Department of Computer Science
Courant Institute of Mathematical Sciences
Center for Data Science (joint)
New York University
Tel: +1 (212) 998-3369
Office: 60 5th Ave, Rm 508, New York, NY, 10011
Mengye Ren is an assistant professor of computer science and data science at New York University (NYU). Before joining NYU, he was a visiting faculty researcher at Google Brain Toronto working with Prof. Geoffrey Hinton. He received B.A.Sc. in Engineering Science (2015), and M.Sc. (2017) and Ph.D. (2021) in Computer Science from the University of Toronto, advised by Prof. Richard Zemel and Prof. Raquel Urtasun. From 2017 to 2021, he was also a senior research scientist at Uber Advanced Technologies Group (ATG) and Waabi, working on self-driving vehicles. His research focuses on making machine learning more natural and human-like, in order for AIs to continually learn, adapt, and reason in naturalistic environments.
Areas: machine learning, computer vision, representation learning, meta-learning, few-shot learning, brain & cognitively inspired learning, robot learning, self-driving vehicles
My key research question is: how do we enable human-like, agent-based machine intelligence to continually learn, adapt, and reason in naturalistic environments? Towards this goal of building a more general and flexible AI, my research has centered on developing representation learning and meta-learning algorithms.
Some recent research highlights include:
Naturalistic paradigms for learning representations, classes, and attributes in an online continual data stream and very few labeled examples (few-shot learning FSL): semi-supervised FSL, incremental FSL, online contextualized FSL, attribute FSL, online self-supervised learning
Brain and cognitively inspired representation learning: local activity perturbation, local self-supervised learning, self-supervised learning from video, recurrent attention, learning to imitate drawing, divisive normalization
NYU DS-GA 1003: Machine Learning (2023 spring) [website]
Vector Institute: Deep Learning II (2020 fall)
UofT CSC 411: Machine Learning and Data Mining (2019 winter) [website]
2023/01: Two papers are accepted at ICLR 2023.
2022/12: I gave an invited talk at NeurIPS 2022 Meta-Learn workshop.
2022/10: New preprint on biologically plausible learning with local activity perturbation.
2022/10: One paper accepted at MATH-AI workshop at NeurIPS.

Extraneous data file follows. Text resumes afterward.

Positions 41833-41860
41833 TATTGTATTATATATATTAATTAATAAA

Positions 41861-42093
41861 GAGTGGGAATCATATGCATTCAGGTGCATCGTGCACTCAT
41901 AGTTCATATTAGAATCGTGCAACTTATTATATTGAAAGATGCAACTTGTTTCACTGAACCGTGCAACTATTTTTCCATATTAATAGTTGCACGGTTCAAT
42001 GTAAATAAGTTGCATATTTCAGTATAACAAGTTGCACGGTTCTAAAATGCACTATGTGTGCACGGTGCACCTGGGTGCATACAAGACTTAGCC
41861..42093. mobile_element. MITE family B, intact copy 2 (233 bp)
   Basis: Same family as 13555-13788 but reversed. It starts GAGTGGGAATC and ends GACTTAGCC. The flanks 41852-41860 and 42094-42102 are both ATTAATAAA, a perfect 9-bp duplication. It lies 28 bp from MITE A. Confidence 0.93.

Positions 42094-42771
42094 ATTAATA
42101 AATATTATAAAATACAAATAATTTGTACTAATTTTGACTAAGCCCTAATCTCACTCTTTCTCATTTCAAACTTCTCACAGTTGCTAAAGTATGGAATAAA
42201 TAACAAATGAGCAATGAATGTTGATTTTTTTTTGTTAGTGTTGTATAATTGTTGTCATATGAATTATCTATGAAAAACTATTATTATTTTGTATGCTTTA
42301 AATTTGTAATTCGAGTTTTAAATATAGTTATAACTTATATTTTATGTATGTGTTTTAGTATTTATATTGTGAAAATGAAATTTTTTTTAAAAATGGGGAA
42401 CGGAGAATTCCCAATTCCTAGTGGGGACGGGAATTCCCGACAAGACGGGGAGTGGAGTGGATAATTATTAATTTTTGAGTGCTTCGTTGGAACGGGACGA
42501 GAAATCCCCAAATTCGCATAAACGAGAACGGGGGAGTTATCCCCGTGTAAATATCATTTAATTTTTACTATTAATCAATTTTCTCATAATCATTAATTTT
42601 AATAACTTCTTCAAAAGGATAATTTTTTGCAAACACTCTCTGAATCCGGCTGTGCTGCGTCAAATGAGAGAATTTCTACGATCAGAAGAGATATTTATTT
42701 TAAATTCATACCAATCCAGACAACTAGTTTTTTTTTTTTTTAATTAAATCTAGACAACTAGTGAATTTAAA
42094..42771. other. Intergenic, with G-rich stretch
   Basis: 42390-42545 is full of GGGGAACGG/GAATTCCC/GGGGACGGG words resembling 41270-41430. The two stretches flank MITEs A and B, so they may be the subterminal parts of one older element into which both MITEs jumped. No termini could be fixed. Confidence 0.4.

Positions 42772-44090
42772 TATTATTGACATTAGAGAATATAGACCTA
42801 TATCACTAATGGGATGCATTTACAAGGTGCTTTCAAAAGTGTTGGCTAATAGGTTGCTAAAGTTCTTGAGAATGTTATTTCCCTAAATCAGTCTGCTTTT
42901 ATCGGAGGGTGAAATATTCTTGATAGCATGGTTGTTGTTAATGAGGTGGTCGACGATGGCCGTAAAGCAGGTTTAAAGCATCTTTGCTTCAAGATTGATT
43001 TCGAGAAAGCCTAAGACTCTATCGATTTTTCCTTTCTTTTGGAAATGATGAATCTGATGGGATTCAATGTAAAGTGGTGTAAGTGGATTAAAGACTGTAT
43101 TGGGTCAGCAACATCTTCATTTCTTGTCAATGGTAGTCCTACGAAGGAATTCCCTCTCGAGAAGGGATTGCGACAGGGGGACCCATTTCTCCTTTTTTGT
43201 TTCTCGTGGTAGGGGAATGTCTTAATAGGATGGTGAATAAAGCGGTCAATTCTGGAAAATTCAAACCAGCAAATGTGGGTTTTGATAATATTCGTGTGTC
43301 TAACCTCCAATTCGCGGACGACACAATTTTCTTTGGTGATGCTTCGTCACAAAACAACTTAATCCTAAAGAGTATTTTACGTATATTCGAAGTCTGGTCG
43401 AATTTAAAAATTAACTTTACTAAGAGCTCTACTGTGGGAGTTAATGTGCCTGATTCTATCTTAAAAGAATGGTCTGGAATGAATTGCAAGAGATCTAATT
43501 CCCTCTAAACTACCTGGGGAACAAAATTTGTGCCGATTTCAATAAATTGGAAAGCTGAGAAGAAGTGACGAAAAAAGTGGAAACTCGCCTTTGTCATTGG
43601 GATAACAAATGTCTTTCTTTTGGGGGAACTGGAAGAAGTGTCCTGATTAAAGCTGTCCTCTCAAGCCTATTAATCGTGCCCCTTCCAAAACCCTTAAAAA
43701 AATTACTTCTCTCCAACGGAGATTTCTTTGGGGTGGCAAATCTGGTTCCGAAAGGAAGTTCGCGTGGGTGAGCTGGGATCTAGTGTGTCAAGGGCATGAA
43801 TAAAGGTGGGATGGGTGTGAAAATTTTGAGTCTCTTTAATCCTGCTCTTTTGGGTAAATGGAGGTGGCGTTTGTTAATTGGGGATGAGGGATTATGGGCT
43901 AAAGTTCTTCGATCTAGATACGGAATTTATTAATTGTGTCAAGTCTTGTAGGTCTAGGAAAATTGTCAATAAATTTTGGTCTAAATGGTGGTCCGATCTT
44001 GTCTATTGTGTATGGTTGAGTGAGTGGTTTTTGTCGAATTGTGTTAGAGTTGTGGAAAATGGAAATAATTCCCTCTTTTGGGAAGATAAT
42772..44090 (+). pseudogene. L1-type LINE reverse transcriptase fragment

2022/10: One paper accepted at MemARI workshop at NeurIPS.
2022/09: I have moved to New York and officially joined NYU.
2022/07: One paper accepted at ECCV 2022.
2022/01: I started working at Google Brain Toronto as a visiting faculty researcher.
2021/11: I will visit the University of Oxford and give a talk on Nov 17, 2021.
2021/10: I will visit Stanford University and give a talk on Oct 20, 2021.
2021/10: I defended my Ph.D. thesis “Open World Machine Learning with Limited Labeled Data” on Oct 19, 2021.
2021/05: One paper is accepted at ICML 2021.
2021/02: One paper is accepted at ICRA 2021.
2020/10: One paper is accepted at CoRL 2020.
2020/09: One paper is accepted at NeurIPS 2020.
2020/09: I will visit Stanford University and give a talk on Oct 12, 2020.
2020/09: I will visit Brown University and give a talk on Sept 25, 2020.
2020/08: I will visit MIT and give a talk on Sept 22, 2020.
2020/08: I will give a talk at Mila on Aug 28, 2020.
[Full List] [Google Scholar] [dblp]
Online unsupervised learning of visual representations and categories. Mengye Ren, Tyler R. Scott, Michael L. Iuzzolino, Michael C. Mozer, Richard Zemel. arXiv preprint 2109.05675, 2021. [arxiv] [code]
Self-supervised representation learning from flow equivariance. Yuwen Xiong, Mengye Ren, Wenyuan Zeng, Raquel Urtasun. ICCV, 2021. [arxiv]
Probing few-shot generalization with attributes. Mengye Ren
*, Eleni Triantafillou
*, Kuan-Chieh Wang
*, James Lucas
*, Jake Snell, Xaq Pitkow, Andreas S. Tolias, Richard Zemel. arXiv preprint 2012.05895, 2020. [arxiv] [video]
Graph hypernetworks for neural architecture search. Chris Zhang, Mengye Ren, Raquel Urtasun. ICLR, 2019. [arxiv]
Meta-learning for semi-supervised few-shot classification. Mengye Ren, Eleni Triantafillou
*, Sachin Ravi
*, Jake Snell, Kevin Swersky, Joshua B. Tenenbaum, Hugo Larochelle, Richard S. Zemel. ICLR, 2018. [link] [arxiv] [code]